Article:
Build A Wiremap


For those of you who don’t recall, the Wiremap is a 3d volumetric display built from hundreds of tiny strands. An image is projected onto the strands to achieve 3d effects. [phedhex] has posted an in depth instructable on how to build a wiremap. He covers the construction with lots of good tips as well as giving links to the software for Windows, Mac, and Linux. Check out the video after te break to see some fairly impressive 3d patterns.


13 thoughts on “Build A Wiremap

  1. If it can actually control the heighht of the bars then I could see a really awesome equalizer waiting to happen. That, or you could use it like a big 3d bar graph and display your network activity.

  2. Why not use this for something more useful? I can’t justify taking up this much space with a simple bar graph, though I can see that it has potential.

    My question is: Why aren’t there any examples of something more tangible? Although the 3D resolution is limited by design, it seems the system could still be used as a more functional 3d display, rather than a complicated music visualizer.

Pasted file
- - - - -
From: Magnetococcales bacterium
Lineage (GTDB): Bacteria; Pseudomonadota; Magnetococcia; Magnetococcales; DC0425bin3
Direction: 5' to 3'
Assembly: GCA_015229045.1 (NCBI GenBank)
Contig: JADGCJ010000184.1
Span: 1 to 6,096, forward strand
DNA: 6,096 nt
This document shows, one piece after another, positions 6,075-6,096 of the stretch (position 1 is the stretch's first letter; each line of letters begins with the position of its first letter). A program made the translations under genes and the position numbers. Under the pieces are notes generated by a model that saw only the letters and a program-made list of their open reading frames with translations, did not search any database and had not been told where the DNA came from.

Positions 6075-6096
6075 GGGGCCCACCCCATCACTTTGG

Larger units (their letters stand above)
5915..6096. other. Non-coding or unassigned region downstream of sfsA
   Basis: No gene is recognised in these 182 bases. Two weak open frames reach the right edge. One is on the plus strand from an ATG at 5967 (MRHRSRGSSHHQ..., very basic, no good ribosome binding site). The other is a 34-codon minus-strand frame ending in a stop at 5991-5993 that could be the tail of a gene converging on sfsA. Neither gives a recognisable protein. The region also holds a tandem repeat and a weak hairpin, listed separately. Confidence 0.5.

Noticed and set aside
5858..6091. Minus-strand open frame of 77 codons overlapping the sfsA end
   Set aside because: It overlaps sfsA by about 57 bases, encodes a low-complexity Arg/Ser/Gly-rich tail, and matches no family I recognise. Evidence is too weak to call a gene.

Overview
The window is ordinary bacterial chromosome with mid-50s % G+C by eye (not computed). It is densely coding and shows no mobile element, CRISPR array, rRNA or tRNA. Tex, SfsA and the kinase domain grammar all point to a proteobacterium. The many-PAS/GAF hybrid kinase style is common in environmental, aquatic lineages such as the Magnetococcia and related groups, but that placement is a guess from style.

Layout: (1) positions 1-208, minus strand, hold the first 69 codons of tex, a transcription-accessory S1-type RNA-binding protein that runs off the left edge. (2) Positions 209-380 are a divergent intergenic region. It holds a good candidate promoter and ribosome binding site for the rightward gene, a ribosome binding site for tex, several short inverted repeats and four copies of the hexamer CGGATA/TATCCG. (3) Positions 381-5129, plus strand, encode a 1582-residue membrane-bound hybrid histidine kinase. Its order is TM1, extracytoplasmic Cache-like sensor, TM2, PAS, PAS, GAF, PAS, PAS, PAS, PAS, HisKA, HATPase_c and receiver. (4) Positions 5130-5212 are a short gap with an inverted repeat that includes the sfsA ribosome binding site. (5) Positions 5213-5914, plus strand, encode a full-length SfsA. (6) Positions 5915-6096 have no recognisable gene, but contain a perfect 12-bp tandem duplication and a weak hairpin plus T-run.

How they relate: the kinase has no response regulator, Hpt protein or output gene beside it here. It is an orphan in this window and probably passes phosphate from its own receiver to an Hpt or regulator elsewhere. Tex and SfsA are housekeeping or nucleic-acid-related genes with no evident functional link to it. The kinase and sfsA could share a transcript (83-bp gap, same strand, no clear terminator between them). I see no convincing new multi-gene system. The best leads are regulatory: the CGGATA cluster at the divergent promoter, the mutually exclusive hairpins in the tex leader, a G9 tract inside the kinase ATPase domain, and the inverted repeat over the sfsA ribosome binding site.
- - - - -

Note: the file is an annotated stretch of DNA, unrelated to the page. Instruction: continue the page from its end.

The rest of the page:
3. I could see this being used in topographic work as well as in modeling waves without all the messy water business. I am sure there is a math major somewhere drooling over this.

  4. Would make a really nice way to display FFTs over a period of time. Upping the horizontal resolution (1920×1200 sounds wonderful, though expensive), moving the projector closer (and/or adding an extra lens/triplet to change the focal length, and maybe even adding a fresnel to get closer to parallel projection), and using more and thinner wires in a smaller volume would give you a very convincing ‘solid’ image.

  5. Hey there Hackaday – thanks for the post, and thanks all for the comments.

    I tend to agree with all of your comments – the current implementation lacks some very basic features. I love the idea of topographical rendering – cept I’m not that great a coder by myself (I’m a theater grad, not a comp sci grad).

    This is why I’m opening up the code and creating an instruction guide so that I can get other people inspired to build their own and to contribute.

  6. Well it’s surely a kick-ass display with concepts a many left to explore. The art-dept of your school might be interested in this thing! I know I am… but I just don’t have any art-related ideas that make use of it.

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